Tell us a little bit about yourself and what you do?
I’m the proud father of 7 kids and husband to Julie (aka Marathon Girl), the most amazing woman in the world. During the day I work in marketing for a financial institution. At night after the kids have gone to bed, I write books. When I’m not working or writing, the rest of my time is spent playing with my kids and coaching their basketball, soccer, or football teams and going on a weekly date with my wife. There’s not time for anything else.
What inspired you to start writing about dating for widowers?
When I was widowed, I started blogging anonymously about my day-to-day experiences of being a young widower. Many of these stories included the ups and downs of dating again. My stories must have resonated with people because they began emailing me and asking me questions about the widowers they were dating. I never intended to write books about dating a widower but the emails piled up along with requests to write a book about dating widowers. I finally wrote a series of books. I’m glad I did because countless women and widowers have told me how much these books have helped them with their relationships.
What topics/themes are of particular interest to you?
When it comes to relationships, I’m very interested in how men think and act. A lot of my dating guides spend time talking about this because in order to know if a widower is actually ready for a serious relationship one has to understand how men behave when they’re in love and when they’re just stringing women along. Most relationship guides don’t pay enough attention to this.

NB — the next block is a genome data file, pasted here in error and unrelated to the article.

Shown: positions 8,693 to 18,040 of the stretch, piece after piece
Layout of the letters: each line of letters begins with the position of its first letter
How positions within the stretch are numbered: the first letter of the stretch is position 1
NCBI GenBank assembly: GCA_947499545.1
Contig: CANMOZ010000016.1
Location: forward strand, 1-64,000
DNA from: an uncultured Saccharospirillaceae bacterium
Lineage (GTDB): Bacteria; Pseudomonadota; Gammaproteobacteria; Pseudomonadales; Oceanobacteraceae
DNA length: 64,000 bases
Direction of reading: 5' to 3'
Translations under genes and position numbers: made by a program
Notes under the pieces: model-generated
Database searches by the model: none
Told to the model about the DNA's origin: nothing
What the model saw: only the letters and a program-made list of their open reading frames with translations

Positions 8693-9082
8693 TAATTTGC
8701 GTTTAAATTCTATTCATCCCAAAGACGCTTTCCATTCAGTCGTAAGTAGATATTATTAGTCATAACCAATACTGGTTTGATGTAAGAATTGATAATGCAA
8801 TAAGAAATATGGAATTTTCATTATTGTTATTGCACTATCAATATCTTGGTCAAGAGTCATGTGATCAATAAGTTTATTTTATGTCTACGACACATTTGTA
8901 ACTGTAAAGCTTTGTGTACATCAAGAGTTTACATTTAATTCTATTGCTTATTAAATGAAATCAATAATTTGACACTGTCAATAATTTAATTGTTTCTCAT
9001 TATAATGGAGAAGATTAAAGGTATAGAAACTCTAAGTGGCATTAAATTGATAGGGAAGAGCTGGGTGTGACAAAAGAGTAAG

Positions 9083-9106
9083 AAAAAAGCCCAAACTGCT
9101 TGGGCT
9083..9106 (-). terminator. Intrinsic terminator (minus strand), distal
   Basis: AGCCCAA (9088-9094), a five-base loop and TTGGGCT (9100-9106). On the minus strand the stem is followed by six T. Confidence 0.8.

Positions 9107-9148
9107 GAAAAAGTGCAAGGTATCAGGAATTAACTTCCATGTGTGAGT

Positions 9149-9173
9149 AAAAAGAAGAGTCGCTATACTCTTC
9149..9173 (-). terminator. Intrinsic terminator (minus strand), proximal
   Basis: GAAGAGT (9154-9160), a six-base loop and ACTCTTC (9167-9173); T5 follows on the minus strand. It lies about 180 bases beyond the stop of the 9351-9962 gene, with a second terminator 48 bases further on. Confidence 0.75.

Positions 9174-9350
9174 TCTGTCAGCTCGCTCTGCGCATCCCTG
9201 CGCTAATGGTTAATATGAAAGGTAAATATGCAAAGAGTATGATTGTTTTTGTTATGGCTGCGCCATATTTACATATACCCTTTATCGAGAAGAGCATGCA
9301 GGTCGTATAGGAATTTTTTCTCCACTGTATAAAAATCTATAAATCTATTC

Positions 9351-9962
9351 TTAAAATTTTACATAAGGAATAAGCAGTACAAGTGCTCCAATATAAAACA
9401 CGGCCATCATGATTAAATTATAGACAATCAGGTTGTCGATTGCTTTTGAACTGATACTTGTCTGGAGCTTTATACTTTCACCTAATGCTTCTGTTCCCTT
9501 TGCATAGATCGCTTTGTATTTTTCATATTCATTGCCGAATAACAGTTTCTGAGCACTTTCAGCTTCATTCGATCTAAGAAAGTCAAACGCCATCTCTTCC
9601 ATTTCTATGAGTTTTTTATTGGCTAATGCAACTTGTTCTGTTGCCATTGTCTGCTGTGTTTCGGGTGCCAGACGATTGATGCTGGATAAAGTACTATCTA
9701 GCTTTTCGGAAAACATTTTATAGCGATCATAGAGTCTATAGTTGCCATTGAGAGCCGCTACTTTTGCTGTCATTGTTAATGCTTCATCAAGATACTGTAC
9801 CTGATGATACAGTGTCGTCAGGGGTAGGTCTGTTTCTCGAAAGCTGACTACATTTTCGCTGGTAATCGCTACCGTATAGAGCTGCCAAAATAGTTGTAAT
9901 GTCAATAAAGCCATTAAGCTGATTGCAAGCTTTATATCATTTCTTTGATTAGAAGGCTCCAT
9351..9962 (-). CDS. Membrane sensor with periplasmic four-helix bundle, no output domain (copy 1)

Tell us more about your memoir, ‘Room For Two’.
It’s the year of my life after my late wife’s suicide. It’s how I put the pieces of my life back together and fell in love with Marathon Girl. It’s about how I found peace and that love and hope and endure despite the tragedies that shape our lives.
Your novel, ‘The Third’, has recently been published; any there any more novels in the pipeline?
Yes, I’m currently working on two other novels. One is a mystery novel and the other is a science fiction book. I hope to have them completed by the end of the year.
Can you share with us the ‘Five Things’ have helped you through bereavement?
- What one book?
I never found a book that helped me with the grief or bereavement. Those I tried to read were mostly full of empty platitudes. I think there’s a great opportunity for someone to write one that actually helps people.
- What one activity?
Running. I don’t know where I’d be if hadn’t run four or five miles every morning after I became widowed. It cleared my mind and prepped me for another day.
- What one quote?
‘There are far better things ahead than any we leave behind.’ C.S. Lewis
- What one piece of advice?
Having a friend tell me it was okay to ‘cowboy up’ and move-on. I did and never looked back.
- What one song/piece of music?
The only music I could listen to after my late wife’s suicide was the Counting Crows album August and Everything After. There was something real about the lyrics and imagery that resonated with me during that time and all these years later. It’s the only music that seems to fit life not matter what I’m experiencing.
You can read more about Abel Keogh at his website: www.abelkeogh.com
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